Cabaret Enchanté – Toronto



Les Coquettes’ Twisted Take on the Fairy Tales You Thought You Knew

By Photolena

October 23, 2011

Revival Bar, Toronto

On Sunday, October 23, I had the chance to photograph the annual Halloween showcase put on by Les Coquettes, known as “Canada’s premier cabaret ensemble.” Presented at their regular haunt, The Revival Bar in Toronto’s Little Italy, Cabaret Enchanté was a perfect mixture of classic fairy tale charm, Tim Burton creep factor, and comedy relief. The troupe mixed burlesque with old style vaudeville standards such as aerial rings & ribbons, cirque, song, dance, improv, and comedy – all to a unifying theme.

On to some highlights of the (long, sexy, hot, naughty, dirty…you get the picture) evening.
The evening’s reverie was hosted by the lovely La Minouche – that’s French for pussy…. cat – a fairy godmother with good intentions but really bad mojo when it comes to granting wishes. Decked out in richly layered brocade fabrics, she used her jeweled elfin wand to change the course of many a well-known fairy tale with some dark and twisted repercussions.

There’s nothing hotter than a full-on kicking, scratching, hair pulling, girl on girl fight. When you’re a super sexy version of Tweedle-Dum and Tweedle-Dee, it’s bound to happen. Facing different directions, their left arms beautifully bound in red latex tape making it impossible to pull themselves apart, Georgie Gates and Billie Black performed a Siamese twin strip while rotating on the stage. I don’t remember my childhood version of Alice including butt pinching, sensual reveals, or catfights resulting in pastie-clad hot Tweedles. I think I might have paid more attention to the storyline if it had.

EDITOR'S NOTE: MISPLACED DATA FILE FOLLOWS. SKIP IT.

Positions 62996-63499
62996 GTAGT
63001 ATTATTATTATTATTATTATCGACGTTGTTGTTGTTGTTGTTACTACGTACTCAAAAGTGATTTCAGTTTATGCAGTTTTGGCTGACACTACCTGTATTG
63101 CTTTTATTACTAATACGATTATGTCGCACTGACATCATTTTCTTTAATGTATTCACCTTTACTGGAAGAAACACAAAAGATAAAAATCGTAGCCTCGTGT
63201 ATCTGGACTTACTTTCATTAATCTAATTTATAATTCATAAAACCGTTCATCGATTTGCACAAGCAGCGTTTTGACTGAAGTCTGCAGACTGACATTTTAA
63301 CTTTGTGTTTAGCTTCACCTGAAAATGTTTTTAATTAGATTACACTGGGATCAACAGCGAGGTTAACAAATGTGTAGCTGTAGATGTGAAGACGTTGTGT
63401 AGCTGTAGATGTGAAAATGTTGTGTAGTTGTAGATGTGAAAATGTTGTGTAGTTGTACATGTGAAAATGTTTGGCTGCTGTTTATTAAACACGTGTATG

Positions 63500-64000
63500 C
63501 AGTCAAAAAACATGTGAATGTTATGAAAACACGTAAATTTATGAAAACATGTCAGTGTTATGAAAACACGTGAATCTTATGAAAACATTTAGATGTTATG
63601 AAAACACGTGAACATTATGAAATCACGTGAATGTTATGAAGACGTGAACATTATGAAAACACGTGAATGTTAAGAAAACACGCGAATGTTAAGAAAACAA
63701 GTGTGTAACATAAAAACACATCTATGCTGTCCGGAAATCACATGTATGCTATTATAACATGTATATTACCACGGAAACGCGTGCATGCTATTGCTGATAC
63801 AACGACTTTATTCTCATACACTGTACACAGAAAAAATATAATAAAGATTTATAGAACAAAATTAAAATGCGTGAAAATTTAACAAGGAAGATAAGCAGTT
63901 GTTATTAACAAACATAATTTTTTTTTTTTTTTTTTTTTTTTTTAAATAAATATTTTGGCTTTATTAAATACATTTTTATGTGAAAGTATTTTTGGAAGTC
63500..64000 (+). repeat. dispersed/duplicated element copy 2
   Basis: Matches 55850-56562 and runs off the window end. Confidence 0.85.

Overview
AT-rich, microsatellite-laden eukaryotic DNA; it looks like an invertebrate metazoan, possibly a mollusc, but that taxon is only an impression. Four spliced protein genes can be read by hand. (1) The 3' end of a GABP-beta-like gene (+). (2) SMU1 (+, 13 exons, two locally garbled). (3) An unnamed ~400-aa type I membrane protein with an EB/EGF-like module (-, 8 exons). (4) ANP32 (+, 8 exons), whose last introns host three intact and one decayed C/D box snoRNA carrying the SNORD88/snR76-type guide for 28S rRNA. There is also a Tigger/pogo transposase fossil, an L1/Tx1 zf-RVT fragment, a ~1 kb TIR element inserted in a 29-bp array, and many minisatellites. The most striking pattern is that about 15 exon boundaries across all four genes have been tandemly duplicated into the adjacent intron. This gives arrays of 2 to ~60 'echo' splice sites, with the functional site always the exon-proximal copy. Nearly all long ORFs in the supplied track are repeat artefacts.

The ladies (and gents) of Les Coquettes are a multi-talented troupe and make good use of their members’ many skills. Case in point – for a second piece from the popular “Alice” story, Dante Inferno’s Queen of Hearts belted out a hauntingly eerie rendition of Florence + The Machine’s Girl With One Eye to a captive and optically-disabled Alice (Charlotte Webber). Alice eventually managed to seduce the Queen and put her in her rightful place – tied to a chair with a crumpet in her mouth!

Some brevity was inserted into the evening with one of my favourite childhood stories – “Goldilocks & the Three Bears” – with the twist of a circus setting. Sporting little bear caps, Les Coquettes’ sexy manprops – Dew Lily (go ahead and hoot ladies and gents!), Le Barback, and The Mohel – hid behind the curtains like scared little boys when they heard someone coming down the aisle towards them. And scared they should be! It was none other than a very confident Goldilocks, but not how you might remember her. Lilli Bubalotovitch’s take on the character had her dressed up in full lion tamer circus attire including top hat and whip. She regaled us with feats of amazement as she put the little man-bears through their paces, prancing around the stage, performing a dance on chairs, and then stripping down to their little tighty whities. This was my kind of circus!